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Friday

Next Royal Institute of Philosophy talk is by Dr Stephen Rainey, University of Oxford ‘Somewhere between zombies and neuroscience: Neuro-ethics and the hunger for brains’ 12 November 2019

  Speaker:

Dr Stephen Rainey University of Oxford


Abstract

“An unlikely affinity appears to emerge between two groups: the undead, and the neuroscientist. Each has a seemingly endless hunger for brains. But why? Can each learn from the other? What’s any of that got to do with moral philosophy? And what’s it got to do with us?

In this talk, these questions and more will be answered. Among the topics to be discussed will be mind/brain identity theory versus dualism; a probably dottery (but unreal anyway) afterlife; scientism versus phenomenalism; mind reading and the ethics of neuroscience; and a multitude in between. Bring your thinking caps, and their contents.”

Tuesday

Next Royal Institue of Philosophy Lecture at Barnes Philosophy Club, 'Are we morally responsible for our implicit biases?' by Prof Helen Beebee



Speaker Prof Helen Beebee and our two Speakers together Dr Yasemin J Erden from last month


 Paige our gallant events manager with someone's husband !




Some of our Philosophy Club members






Image result for Prof Helen Beebee        Professor Helen Beebee
Abstract:

There’s a lot of evidence from social psychology that we all harbour ‘implicit biases’: attitudes towards people based on their race, gender, weight, disability, etc. that we are often not aware of, or even that we actively and sincerely claim not to hold. These can have damaging effects, e.g. if a hiring panel judges a woman to be less suitable for a job than a man, or if a police officer judges a black youth to be more likely to be carrying drugs than a white youth. But if we acquire these attitudes unwittingly and are not aware of them, then it seems that the behaviour that they give rise to is not really within our control — so are we really to blame for such behaviour? I’ll argue that we are — at least some of the time.
Prof Helen Beebee

Monday

Barnes Philosophy Club - next Royal Institute of Philosophy talk 'Culture and mind in Ethics and Moral Philosophy' by Dr Yasemin J. Erden

Dr Yasemin J Erden 
'CULTURE MIND in ETHICS and MORAL PHILOSOPHY' This was a good start to our new season in what for us is a new venue and venture:  Yasemin was fun, clear and informative - more please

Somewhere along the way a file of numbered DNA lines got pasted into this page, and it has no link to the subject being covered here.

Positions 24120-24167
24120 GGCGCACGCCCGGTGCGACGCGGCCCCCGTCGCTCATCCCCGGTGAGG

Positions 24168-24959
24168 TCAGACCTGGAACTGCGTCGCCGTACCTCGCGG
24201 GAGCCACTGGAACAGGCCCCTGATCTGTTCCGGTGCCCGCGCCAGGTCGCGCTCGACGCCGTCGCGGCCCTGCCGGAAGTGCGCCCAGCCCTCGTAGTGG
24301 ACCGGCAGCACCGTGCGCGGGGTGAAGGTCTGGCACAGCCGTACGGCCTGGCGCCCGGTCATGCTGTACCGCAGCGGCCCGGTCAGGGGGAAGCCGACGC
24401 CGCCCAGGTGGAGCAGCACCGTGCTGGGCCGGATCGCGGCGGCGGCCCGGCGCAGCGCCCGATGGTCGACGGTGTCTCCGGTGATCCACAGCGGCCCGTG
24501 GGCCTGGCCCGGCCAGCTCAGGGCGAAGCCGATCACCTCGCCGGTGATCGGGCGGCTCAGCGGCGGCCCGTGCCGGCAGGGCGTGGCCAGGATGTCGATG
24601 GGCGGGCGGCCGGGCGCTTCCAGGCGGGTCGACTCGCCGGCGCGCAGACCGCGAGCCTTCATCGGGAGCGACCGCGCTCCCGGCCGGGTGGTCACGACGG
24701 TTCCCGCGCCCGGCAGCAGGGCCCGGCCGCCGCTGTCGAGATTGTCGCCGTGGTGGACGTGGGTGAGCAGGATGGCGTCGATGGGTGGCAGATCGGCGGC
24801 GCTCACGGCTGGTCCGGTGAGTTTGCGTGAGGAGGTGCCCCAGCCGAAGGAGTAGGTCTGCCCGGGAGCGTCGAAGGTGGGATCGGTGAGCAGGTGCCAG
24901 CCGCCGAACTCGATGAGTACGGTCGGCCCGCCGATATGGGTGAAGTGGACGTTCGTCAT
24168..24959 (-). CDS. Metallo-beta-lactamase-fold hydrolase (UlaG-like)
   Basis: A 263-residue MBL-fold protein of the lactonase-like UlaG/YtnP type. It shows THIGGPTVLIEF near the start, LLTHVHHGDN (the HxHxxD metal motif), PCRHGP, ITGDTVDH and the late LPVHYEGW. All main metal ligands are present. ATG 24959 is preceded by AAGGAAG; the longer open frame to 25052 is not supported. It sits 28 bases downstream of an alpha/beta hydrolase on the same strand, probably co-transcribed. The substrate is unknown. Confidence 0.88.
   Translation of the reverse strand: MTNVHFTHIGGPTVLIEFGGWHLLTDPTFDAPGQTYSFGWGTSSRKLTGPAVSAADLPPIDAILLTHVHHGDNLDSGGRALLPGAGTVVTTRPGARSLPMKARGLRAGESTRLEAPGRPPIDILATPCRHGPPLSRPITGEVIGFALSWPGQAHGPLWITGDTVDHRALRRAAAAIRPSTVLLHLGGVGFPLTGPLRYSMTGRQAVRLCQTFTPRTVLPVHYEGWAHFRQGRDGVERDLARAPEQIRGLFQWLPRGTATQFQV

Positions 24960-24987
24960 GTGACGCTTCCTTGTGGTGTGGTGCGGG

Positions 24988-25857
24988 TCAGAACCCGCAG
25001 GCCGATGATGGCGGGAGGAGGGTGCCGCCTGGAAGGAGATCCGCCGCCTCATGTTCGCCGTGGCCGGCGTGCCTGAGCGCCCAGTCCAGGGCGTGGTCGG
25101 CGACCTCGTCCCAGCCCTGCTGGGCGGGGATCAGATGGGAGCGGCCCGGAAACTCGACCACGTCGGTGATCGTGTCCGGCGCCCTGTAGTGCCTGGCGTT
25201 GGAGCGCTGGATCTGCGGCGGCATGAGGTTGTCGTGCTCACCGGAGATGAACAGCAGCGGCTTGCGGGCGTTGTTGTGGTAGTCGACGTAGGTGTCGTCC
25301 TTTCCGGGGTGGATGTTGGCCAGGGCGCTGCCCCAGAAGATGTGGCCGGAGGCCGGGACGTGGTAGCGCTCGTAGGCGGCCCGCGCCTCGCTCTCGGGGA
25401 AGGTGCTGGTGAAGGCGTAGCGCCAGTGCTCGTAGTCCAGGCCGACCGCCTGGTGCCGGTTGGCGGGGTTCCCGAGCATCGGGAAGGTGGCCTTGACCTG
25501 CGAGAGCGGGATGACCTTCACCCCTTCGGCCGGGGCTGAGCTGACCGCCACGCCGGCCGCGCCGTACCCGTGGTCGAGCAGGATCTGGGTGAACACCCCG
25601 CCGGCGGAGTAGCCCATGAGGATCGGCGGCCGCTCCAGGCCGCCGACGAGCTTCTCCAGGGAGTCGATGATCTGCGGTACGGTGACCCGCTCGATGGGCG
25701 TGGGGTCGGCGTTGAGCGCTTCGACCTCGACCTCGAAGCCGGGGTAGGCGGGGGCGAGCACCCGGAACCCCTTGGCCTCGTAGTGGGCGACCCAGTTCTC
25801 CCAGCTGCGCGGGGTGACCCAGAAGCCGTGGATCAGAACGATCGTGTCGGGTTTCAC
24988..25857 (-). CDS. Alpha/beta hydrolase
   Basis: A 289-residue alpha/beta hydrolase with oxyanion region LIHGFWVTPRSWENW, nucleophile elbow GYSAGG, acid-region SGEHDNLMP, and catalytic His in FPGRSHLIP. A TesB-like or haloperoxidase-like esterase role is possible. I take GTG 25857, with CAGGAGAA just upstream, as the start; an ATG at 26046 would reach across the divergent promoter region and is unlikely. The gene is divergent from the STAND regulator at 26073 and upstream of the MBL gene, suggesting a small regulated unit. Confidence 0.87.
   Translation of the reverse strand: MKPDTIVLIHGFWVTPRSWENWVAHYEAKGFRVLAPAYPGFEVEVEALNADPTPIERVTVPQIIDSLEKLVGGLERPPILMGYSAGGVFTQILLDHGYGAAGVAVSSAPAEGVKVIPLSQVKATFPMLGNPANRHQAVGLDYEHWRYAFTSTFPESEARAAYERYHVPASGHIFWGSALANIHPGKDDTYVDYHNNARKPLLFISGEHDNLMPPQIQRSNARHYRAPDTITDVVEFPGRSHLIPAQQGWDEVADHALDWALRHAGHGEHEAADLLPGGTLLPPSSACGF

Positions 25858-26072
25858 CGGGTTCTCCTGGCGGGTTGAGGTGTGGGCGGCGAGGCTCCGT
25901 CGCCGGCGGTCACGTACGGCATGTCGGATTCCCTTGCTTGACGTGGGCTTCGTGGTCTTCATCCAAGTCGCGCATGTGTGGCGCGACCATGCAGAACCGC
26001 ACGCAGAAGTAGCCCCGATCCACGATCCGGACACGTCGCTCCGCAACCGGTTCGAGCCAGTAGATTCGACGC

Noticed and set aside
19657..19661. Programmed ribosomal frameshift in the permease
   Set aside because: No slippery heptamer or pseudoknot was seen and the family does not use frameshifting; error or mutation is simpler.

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Sunday

Next Royal Institute of Philosophy Talk: ' The Religious Roots of Utopian Thinking' by John Madeley



Speaker: John Madeley and some of the club members

Bertie off to Madrid
 


Dr Barbie Underwood: chair
This is what philosoohy does to you
 a little blurry !
  

Picture: Phillip Medhurst
Abstract:



This talk draws a ‘history of ideas’ connection between two of the Philosophy Club’s recent major themes: the philosophy of religion and utopian thinking and beliefs.  It addresses the claim made by philosopher and controversial essayist John Gray (eg. in Black Mass: Apocalyptic Religion and the Death of Utopia(2007)) of a direct historical connection between religious dissidence on the one hand and utopian beliefs and thinking on the other – from Zoroastrianism and early Christianity through the Anabaptist ‘revolution’ in Muenster twenty years after Thomas More penned Utopia (1516) and on to present times.  While Gray is a non-believer he is an open admirer of the wisdom he sees as nurtured and maintained by most mainstream religious traditions.  On the other hand, he excoriates utopian thinking (in particular the Enlightenment belief in the possibility of humanity’s moral progress) and what he takes to be the disastrous political projects inspired by it in modern times (from the 1789 French Revolution, via socialist, communist and anarchist experiments to American Neo-Con attempts to create a New World Order).  Many questions arise: what is the significance of the long, trailing roots utopianism has in religious dissidence including, in particular, radical sectarian sets of ideas; how is it that these ideas have been domesticated and rendered relatively harmless in adventist sects like the Jehovah’s Witnesses, while they still remain politically relevant among some Evangelical Protestants, especially in the USA; and does this even tell us something useful about David Khoresh’s Waco and ISIS in Raqqa and beyond?